The continued growth of the administrative bureaucracy and its increased impact on the rights and duties of citizens is a well-documented phenomenon of the twentieth century. 1 At the federal level, bureaucracy flourishes as Congress delegates ever more responsibility to agencies. 2 Within their statutorily defined fields, federal agencies typically perform the functions of rulemaking, enforcement and adjudication. 3 This note focuses on the adjudicatory function 4 and considers whether, when Congress creates a new statutory cause of action, 5 the seventh amendment 6 limits Congress's ability to delegate responsibility for adjudicating cases under that statute to a federal administrative tribunal rather than an article III court. 7 This area of administrative law currently suffers from a confusion that the Supreme Court has yet to clarify, in part because Congress has not yet breached the seventh amendment limit. 8 This note argues that the seventh amendment does limit Congress's ability to assign such responsibility to administrative tribunals. It first reviews the seventh amendment caselaw, emphasizing the Supreme Court's seminal decision in Atlas Roofing Co. v. Occupational Safety & Health Review Commission, 9 and then compares that jurisprudence with the article III caselaw. 10 This comparative approach reflects the fact that congressional delegation of adjudicatory responsibility to an administrative agency is subject to both seventh amendment and article III objections. 11 In fact, the Supreme Court focuses on the same principle -- "public rights" -- in analyzing the two objections to administrative determination of cases. 12 The note ...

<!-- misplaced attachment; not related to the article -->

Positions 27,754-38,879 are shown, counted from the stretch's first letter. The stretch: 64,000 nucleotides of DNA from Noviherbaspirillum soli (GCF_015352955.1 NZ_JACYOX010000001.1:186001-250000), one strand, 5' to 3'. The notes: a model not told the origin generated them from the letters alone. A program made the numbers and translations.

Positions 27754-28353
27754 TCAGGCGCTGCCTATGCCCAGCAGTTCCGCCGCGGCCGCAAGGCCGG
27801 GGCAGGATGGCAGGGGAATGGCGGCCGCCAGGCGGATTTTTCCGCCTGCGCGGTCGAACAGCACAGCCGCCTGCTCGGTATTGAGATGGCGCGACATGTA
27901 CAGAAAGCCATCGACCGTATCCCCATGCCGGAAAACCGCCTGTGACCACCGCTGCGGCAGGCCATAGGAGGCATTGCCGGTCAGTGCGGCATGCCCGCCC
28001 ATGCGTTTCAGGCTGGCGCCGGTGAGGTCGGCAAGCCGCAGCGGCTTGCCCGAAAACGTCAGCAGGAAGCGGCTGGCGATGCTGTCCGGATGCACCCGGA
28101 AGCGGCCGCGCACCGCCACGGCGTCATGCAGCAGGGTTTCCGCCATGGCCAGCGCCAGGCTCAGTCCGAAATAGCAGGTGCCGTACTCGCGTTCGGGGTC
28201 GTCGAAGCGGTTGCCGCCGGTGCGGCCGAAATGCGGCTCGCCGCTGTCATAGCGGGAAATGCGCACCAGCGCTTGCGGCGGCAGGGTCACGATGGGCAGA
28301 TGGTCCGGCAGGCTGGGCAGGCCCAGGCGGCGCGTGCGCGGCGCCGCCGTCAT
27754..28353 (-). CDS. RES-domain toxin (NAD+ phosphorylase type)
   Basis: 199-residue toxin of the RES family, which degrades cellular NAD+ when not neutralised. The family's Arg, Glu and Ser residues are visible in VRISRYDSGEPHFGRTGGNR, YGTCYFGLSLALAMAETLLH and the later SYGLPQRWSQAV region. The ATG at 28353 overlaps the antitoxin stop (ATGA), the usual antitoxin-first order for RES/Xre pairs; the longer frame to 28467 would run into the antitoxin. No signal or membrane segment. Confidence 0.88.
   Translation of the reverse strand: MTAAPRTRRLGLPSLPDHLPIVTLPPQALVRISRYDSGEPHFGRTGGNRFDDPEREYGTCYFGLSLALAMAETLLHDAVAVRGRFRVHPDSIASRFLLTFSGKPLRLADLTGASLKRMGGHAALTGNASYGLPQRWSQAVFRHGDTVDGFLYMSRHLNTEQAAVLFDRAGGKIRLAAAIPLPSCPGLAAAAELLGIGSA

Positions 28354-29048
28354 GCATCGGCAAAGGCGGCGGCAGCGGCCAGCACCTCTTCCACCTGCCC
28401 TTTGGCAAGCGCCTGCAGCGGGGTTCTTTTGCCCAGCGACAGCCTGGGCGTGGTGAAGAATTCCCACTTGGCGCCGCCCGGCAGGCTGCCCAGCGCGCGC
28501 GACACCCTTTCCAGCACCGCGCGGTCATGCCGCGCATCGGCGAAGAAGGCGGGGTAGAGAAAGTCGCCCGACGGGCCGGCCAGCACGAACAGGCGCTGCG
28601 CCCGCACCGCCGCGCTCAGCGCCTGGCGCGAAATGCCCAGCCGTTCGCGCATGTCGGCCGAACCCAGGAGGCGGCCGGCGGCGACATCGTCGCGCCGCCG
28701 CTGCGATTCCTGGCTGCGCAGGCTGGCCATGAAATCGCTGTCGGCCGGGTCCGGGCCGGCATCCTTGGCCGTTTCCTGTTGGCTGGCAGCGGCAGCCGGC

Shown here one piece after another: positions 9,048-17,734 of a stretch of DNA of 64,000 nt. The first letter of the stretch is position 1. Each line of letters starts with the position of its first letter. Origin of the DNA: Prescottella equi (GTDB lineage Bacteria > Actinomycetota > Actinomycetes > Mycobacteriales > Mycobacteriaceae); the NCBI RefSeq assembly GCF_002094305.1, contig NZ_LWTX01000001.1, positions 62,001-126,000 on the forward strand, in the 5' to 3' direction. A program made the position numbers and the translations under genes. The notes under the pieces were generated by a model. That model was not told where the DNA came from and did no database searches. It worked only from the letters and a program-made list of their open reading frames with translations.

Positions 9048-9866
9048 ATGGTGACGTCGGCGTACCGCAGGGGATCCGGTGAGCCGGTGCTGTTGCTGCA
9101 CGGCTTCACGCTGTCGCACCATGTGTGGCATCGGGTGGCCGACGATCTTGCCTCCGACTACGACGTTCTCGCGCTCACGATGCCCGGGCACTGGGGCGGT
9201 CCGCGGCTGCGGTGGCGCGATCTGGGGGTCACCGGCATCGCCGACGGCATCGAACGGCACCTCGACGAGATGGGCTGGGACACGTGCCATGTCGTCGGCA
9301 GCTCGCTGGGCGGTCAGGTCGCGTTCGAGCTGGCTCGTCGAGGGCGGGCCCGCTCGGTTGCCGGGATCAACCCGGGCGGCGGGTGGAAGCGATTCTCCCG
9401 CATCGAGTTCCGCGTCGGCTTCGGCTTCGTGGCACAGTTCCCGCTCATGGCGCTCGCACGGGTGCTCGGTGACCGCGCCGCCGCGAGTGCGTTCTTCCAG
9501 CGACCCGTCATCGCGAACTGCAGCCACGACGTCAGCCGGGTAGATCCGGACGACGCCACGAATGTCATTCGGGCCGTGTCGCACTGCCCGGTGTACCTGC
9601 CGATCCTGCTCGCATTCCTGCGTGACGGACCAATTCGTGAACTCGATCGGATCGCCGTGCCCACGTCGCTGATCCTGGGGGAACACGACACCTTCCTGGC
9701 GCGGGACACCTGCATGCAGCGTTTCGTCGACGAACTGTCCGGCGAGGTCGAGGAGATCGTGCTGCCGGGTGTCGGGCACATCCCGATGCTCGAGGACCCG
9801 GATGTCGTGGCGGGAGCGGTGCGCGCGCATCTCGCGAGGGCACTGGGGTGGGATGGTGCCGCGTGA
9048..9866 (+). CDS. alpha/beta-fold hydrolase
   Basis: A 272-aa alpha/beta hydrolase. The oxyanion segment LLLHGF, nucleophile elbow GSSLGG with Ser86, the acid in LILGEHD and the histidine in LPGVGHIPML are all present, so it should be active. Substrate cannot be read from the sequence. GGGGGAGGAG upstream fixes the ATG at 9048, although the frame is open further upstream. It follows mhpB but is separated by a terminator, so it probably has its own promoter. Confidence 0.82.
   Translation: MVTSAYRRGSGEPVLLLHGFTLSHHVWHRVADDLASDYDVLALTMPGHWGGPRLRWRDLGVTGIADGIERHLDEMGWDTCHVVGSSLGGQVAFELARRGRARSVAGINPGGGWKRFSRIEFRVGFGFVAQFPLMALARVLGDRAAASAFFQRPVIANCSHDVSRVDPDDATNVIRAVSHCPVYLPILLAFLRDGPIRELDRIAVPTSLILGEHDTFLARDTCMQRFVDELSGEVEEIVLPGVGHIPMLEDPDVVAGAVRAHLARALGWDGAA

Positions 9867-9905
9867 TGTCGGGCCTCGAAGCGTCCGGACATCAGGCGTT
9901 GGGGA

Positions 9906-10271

Paul K. Sun Jr.,
Congressional Delegation of Adjudicatory Power to Federal Agencies and the Right to Trial by Jury,
1988 Duke Law Journal
Available at: http://scholarship.law.duke.edu/dlj/vol37/iss2/13